Conversation With Adam Pascal

If you've been fortunate enough to see Adam Pascal in Broadway's smash hit Rent, the Elton John/Tim Rice-produced Aida, or the timeless Cabaret, then you know he brings his A-game to every performance. What you might not know is that the star also writes, records, and performs his own music. When he comes to Charlotte November 9 with Larry Edoff, he'll be performing some original pieces including new music off his soon-to-be-released third album, which he refers to as the "Me and Larry Project."


You originated the role of Roger Davis in Rent in 1996 on Broadway, played him in the 2005 film version of the play, and again recently on Broadway. Is Roger becoming an alter ego?
The short answer is no. I'm certainly connected to that character culturally because I originated the character and he became so popular and then I solidified it on film. At this point, I'm assuming my experience, in terms of performing in the show, will be over after this last stint. We share a similarity in the sense that we're both songwriters, but that's where it ends. I was lucky enough to be in the right place at the right time and be the one that's connected to this character. A lot of people who originate roles feel like they created the role, but they didn't do that, the writers did. I don't feel that sense of ownership at all.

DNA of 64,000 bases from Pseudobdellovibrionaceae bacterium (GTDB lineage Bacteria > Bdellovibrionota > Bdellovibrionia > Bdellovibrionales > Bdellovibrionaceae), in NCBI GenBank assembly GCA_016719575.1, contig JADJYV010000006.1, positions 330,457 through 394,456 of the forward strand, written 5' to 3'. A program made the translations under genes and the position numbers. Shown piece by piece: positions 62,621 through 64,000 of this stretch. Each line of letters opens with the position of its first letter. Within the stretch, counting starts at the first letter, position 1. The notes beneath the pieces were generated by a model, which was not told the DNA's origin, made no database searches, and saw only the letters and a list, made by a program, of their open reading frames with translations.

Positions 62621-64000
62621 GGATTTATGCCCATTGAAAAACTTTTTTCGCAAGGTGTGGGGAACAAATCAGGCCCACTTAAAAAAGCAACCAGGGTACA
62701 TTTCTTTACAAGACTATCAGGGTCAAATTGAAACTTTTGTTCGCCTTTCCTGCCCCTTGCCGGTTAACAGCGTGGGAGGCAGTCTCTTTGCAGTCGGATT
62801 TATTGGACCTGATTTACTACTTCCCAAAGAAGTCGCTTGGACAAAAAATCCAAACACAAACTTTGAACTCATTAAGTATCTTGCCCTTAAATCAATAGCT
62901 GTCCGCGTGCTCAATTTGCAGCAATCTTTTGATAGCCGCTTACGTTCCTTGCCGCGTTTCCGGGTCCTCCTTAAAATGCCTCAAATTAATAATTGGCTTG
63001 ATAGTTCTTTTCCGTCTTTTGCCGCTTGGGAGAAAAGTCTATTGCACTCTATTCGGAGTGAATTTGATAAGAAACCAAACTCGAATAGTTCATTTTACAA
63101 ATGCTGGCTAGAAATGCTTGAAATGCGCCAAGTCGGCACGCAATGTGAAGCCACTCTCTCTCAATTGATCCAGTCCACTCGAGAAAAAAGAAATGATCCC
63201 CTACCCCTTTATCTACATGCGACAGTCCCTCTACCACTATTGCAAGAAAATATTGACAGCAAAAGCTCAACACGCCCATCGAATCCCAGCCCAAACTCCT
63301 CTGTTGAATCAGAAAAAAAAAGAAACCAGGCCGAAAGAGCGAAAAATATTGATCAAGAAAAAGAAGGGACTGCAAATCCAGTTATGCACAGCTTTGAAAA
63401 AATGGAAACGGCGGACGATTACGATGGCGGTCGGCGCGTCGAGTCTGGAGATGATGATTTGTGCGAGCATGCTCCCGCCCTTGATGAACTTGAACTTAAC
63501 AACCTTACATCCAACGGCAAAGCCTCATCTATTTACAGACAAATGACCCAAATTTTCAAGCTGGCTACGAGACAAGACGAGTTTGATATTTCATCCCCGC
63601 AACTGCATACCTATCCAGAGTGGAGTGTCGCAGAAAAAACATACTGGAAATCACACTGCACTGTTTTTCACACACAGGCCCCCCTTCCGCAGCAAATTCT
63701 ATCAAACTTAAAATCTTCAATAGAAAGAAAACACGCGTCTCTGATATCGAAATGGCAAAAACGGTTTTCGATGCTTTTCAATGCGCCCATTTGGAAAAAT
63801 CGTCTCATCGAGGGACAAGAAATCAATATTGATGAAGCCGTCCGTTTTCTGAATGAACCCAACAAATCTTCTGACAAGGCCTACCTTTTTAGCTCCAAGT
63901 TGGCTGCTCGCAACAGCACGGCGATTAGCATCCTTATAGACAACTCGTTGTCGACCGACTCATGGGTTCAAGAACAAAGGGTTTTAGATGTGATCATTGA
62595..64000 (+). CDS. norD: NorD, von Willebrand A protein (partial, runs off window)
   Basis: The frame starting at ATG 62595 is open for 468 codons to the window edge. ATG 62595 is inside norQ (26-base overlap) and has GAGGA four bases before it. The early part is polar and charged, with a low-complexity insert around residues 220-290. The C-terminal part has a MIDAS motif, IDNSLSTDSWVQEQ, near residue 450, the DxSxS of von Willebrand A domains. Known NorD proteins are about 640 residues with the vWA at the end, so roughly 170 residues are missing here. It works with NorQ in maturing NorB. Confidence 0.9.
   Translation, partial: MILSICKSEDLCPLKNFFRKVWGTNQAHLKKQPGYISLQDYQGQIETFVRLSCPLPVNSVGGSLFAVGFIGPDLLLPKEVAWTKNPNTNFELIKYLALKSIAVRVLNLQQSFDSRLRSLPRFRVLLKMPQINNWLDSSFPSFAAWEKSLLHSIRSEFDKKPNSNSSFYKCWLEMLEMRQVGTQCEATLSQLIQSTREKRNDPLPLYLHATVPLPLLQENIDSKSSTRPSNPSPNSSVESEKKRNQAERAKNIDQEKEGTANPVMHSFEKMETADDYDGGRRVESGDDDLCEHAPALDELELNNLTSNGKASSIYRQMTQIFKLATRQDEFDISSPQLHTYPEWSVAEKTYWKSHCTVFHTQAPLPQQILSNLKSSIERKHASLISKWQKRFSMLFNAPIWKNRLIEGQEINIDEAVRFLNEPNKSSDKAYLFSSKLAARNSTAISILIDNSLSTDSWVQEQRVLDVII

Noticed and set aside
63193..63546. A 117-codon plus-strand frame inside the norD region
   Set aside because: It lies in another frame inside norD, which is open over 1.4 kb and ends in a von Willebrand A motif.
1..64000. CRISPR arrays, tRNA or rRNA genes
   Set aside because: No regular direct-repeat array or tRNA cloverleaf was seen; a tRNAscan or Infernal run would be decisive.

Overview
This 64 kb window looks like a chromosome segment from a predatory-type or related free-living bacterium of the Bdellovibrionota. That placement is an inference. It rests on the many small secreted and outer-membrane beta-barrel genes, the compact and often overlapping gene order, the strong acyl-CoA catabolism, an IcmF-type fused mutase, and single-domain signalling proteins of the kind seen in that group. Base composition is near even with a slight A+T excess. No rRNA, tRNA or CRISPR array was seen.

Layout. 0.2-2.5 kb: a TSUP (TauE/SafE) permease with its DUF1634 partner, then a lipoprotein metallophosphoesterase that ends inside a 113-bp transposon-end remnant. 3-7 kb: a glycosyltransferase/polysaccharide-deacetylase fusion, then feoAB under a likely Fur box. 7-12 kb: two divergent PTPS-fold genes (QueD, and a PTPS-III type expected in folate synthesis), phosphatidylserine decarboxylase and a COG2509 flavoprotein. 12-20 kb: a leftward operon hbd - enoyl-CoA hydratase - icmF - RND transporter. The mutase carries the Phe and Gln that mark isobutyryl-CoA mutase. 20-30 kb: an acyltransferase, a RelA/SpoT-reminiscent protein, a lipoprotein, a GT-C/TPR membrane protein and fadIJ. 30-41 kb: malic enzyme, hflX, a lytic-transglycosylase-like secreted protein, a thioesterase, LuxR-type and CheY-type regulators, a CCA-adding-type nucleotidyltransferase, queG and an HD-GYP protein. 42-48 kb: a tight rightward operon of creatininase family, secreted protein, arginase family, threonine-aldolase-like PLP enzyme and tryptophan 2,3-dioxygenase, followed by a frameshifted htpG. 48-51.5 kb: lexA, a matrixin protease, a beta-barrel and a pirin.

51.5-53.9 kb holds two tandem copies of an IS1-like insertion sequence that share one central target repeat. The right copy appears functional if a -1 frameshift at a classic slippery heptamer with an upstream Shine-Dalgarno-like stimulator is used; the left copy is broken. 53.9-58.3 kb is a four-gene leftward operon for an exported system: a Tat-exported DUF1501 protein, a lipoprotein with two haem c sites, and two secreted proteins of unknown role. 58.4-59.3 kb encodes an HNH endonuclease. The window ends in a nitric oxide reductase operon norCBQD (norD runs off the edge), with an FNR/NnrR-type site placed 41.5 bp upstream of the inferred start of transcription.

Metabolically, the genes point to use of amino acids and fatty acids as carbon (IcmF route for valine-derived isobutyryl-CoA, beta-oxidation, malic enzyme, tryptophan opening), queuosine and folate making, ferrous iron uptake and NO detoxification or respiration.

What originally drew you to the character?
The music, really. I didn't audition for the show because I heard there was this character and I was intrigued and wanted to play him. I auditioned because I'd never done a musical before.

Do you have a dream role you'd like to take on?
Playing the Master of Ceremonies in Cabaret was pretty much a dream role. I'm interested in doing things that are unexpected of me. I have no interest in doing things like Jesus Christ Superstar or any of these rock musicals. I feel like I've been there and done that and it's a no-brainer. I'm not interested in doing that kind of stuff. I want to do things that intrigue people.

What will you do in your live show that might surprise audience members?
We do some radically rearranged versions of some Broadway stuff like "Glory" from Rent. People seem to be excited by the way Larry [Edoff] and I have rearranged some of the Broadway songs.

You have your third solo (yet-to-be-named) album coming out. What has been the biggest influence?
On the "Me and Larry Project," I'd have to say it's the expression of myself as a player and a musician in addition to singing. I'm finding that particularly inspiring. I've worked very hard over the last few years to make myself a better musician, and I've worked very hard to make myself better on these experiences. It's been very cathartic.

Are you more comfortable playing music or acting?
Playing my own stuff is generally the only time I get nervous. In that particular environment you're the most exposed. In terms of a comfort level, and maybe because I care less about it, I'm more comfortable acting. But it's because of that strange concept of caring less about it.

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